Chapter 1 Origins and Consolidation
1. How was modern Western slavery (New World Slavery) different from other types of slaver that had existed in history?
2. How did the development of colonial America as an agricultural settlement lead to a demand for labor?
3. Why weren’t Native Americans used for labor?
4. How did the system of indentured servitude serve the demand for labor in colonial America?
5. Why was there a shift from indentured servants to African slaves? In other words, what advantages did African slavery have over indentured servitude?
6. What are some of the historical debates involving the early relationship between slavery and race? How was race used to justify slavery?
7. Discuss the hardships that an African had to endure as he/she journeyed from Africa to the New World (“Middle Passage”).
8. What are the statistics that the author gives in terms of how many Africans were forced to the New World?
9. Where in colonial America did slavery become entrenched? And for what reasons?
Chapter 2 The Colonial Era
1. Discuss the “task system.”
2. How did non-slaveholders view slaveholders? View slaves?
3. Discuss the difference between absentee and resident “mentality.”
4. Discuss the debate over the “Americanization” of the slaves? How does the author view the debate?
5. What four topics does the author use when he argues that slaves were creating a distinct African-America culture?
6. Describe the “three essential developments” that the author lists that marked the transition from African to African American.
7. What does the author mean when he writes “Born in violence, slavery survived by the lash”?
8. Why did some slave owners refer to the slaves as their “people”?
Chapter 3 The American Revolution
1. Explain the following quote: “Where slavery did compel attention, it was almost always over pragmatic considerations involving the utility of particular policies, not the morality of human bondage.”
2. How would a capitalist argue against slavery? How would an evangelical Christian argue against it?
3. With the outbreak of the American Revolution what was the position of the British regarding slaves.
4. Discuss the Gabriel Prosser conspiracy?
5. What happened to slavery in the North during the decades following the American Revolution?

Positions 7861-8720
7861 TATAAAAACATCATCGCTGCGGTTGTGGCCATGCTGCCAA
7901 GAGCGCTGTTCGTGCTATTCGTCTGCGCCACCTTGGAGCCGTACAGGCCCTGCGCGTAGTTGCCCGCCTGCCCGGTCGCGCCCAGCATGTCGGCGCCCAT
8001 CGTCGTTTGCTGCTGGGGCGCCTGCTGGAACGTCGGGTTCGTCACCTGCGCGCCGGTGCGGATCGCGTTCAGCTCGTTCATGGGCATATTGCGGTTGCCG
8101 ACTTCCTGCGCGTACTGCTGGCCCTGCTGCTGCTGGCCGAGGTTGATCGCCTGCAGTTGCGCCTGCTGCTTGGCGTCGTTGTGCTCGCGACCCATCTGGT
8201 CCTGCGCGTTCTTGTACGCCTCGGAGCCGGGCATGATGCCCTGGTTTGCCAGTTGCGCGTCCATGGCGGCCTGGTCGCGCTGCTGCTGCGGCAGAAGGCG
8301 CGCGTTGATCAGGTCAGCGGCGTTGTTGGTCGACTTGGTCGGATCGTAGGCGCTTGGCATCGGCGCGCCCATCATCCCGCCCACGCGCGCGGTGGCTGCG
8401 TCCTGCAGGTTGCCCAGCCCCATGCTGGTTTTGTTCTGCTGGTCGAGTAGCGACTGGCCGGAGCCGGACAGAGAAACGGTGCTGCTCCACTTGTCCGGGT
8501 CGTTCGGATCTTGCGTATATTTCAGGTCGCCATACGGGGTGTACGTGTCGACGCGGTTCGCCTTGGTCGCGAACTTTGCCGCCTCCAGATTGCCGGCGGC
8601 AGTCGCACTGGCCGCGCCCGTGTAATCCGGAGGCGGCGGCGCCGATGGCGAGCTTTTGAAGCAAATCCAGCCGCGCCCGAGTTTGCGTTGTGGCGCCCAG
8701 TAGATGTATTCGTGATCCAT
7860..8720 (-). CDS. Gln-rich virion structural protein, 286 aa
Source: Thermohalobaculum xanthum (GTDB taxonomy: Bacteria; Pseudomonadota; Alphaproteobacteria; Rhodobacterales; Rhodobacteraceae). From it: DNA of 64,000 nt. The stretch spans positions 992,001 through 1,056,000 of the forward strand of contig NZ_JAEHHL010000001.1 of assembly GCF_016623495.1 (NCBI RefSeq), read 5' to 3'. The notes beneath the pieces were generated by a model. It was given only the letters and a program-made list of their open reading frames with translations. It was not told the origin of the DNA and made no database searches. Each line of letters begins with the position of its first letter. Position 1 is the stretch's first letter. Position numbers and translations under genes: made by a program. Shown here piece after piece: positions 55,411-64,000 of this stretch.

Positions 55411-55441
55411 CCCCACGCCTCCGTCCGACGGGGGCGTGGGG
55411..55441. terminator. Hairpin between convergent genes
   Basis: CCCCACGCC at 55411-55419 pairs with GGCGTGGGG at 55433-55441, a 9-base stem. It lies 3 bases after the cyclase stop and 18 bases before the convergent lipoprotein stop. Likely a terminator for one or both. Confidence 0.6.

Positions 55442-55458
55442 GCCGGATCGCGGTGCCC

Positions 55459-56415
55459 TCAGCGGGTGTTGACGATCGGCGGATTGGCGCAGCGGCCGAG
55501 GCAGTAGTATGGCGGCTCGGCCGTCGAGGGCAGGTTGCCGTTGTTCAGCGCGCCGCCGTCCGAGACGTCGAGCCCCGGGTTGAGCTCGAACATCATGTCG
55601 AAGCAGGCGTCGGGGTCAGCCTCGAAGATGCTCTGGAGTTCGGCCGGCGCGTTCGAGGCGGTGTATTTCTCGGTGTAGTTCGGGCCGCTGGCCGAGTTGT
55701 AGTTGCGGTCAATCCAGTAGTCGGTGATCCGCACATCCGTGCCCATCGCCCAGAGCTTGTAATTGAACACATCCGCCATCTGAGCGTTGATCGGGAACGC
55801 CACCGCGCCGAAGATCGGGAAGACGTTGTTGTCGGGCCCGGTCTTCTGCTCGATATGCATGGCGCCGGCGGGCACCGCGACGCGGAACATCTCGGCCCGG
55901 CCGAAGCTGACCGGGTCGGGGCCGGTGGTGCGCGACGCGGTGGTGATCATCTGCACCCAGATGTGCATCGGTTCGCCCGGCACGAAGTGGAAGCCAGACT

6. Why do you think the Founding Fathers avoided using the term “slavery” in the Constitution?
7. The challenge to slavery that occurred during the American Revolution was short-lived. How does the author illustrate this point using Thomas Jefferson?
8. What two themes did the Revolution accentuate that would be central to Southern white thought in the antebellum years?
Chapter 4 Antebellum Slavery: Organization, Control, Paternalism
1. How did the production of cotton after the American Revolution ensure that slavery would continue to exist as an institution in the United States?
2. What four factors restricted both social stratification among slaves and attendant group tensions?
3. How were antebellum slave relations marked by “dualism”?
4. Define “paternalism” as it was used to describe master-slave relationships?
5. What two methods of master interference in the lives of slaves caused the most resentment? Why?
6. In addition to whippings what other forms of punishment were administered to slaves?
7. In addition to labor exploitation, what other form of exploitation were slave women susceptible? What evidence does the other give to support that it was commonplace in southern plantations?
8. What were some ways that defenders of slavery justified the breaking up of families?
9. What was the main goal of Southern legislation directed at slaves?
Chapter 5 Antebellum Slavery: Slave Life
1. How have scholars differed in their evaluation of slavery?
2. Discuss some of the ways that slaves used family relationships and religion to create a community separate from that of the master-slave relationship.
3. How does the author make a distinction between autonomy and community?
4. List the most noted “conspiracies” and rebellions that slaves organized to rebel against their masters. Why did all of them fail?
5. What were “silent sabotage” and “day-to-day resistance”? List some examples. How did silent sabotage reinforce stereotypes?
6. Discuss the two intermediate forms of resistance that occurred with great frequency and represented direct challenges to slave owners and their employees.
7. Why was resistance largely the work of individuals?
Chapter 6 The White South: Society, Economy, Ideology
1. What is Southern “distinctiveness”?
2. In what ways did Southern slave owners differ from Northern capitalists?
3. The author compares modern Saudi Arabia with Southern economic wealth. What parallels does he draw?
4. How did Northerners and Europeans view the South?
5. What economic indicators was the South lacking in compared to the North?
6. Why did non-slaveholders, who constituted an increasing majority of the white population in the era of universal white manhood suffrage, tolerate and often support ,the continued existence of slavery?
7. What kind of attacks on slavery emerged in the years leading up to the Civil War (1820s-1850s)?
8. What arguments/justifications did Souther slaveholders use to defend slavery? (there are 5)
Chapter 7 The End of Slavery
1. According to the author, why was the Civil War fought?
2. What two catalysts led to a revolutionary effort to remake the South?
3. Why didn’t the Emancipation Proclamation immediately end slavery? What significance did the Proclamation have?
4. What were “black codes”?
5. What were some of the most important Reconstruction legislation that was passed in the years following the Civil War? (there are 5)
6. What developments exacerbated the former slaves’ general disillusionment with freedom and Reconstruction?